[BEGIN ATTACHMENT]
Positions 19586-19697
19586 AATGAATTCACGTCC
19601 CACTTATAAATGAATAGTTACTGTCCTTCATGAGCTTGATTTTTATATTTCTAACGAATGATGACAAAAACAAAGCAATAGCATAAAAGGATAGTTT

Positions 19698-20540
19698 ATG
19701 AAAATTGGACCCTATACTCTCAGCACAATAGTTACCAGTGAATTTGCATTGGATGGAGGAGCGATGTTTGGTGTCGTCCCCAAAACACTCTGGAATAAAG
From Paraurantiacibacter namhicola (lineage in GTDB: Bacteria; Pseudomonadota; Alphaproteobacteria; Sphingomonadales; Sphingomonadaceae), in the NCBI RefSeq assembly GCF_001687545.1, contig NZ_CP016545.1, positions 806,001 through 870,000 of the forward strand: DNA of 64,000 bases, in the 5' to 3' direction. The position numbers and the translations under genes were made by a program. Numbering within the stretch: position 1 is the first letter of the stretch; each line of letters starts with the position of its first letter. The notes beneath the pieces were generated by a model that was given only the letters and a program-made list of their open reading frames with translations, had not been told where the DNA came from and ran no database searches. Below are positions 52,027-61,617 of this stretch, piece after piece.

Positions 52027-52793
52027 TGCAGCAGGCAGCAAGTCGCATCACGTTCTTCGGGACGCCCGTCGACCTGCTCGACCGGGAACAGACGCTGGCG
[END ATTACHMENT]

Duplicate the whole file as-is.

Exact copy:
Positions 19586-19697
19586 AATGAATTCACGTCC
19601 CACTTATAAATGAATAGTTACTGTCCTTCATGAGCTTGATTTTTATATTTCTAACGAATGATGACAAAAACAAAGCAATAGCATAAAAGGATAGTTT

Positions 19698-20540
19698 ATG
19701 AAAATTGGACCCTATACTCTCAGCACAATAGTTACCAGTGAATTTGCATTGGATGGAGGAGCGATGTTTGGTGTCGTCCCCAAAACACTCTGGAATAAAG
From Paraurantiacibacter namhicola (lineage in GTDB: Bacteria; Pseudomonadota; Alphaproteobacteria; Sphingomonadales; Sphingomonadaceae), in the NCBI RefSeq assembly GCF_001687545.1, contig NZ_CP016545.1, positions 806,001 through 870,000 of the forward strand: DNA of 64,000 bases, in the 5' to 3' direction. The position numbers and the translations under genes were made by a program. Numbering within the stretch: position 1 is the first letter of the stretch; each line of letters starts with the position of its first letter. The notes beneath the pieces were generated by a model that was given only the letters and a program-made list of their open reading frames with translations, had not been told where the DNA came from and ran no database searches. Below are positions 52,027-61,617 of this stretch, piece after piece.

Positions 52027-52793
52027 TGCAGCAGGCAGCAAGTCGCATCACGTTCTTCGGGACGCCCGTCGACCTGCTCGACCGGGAACAGACGCTGGCG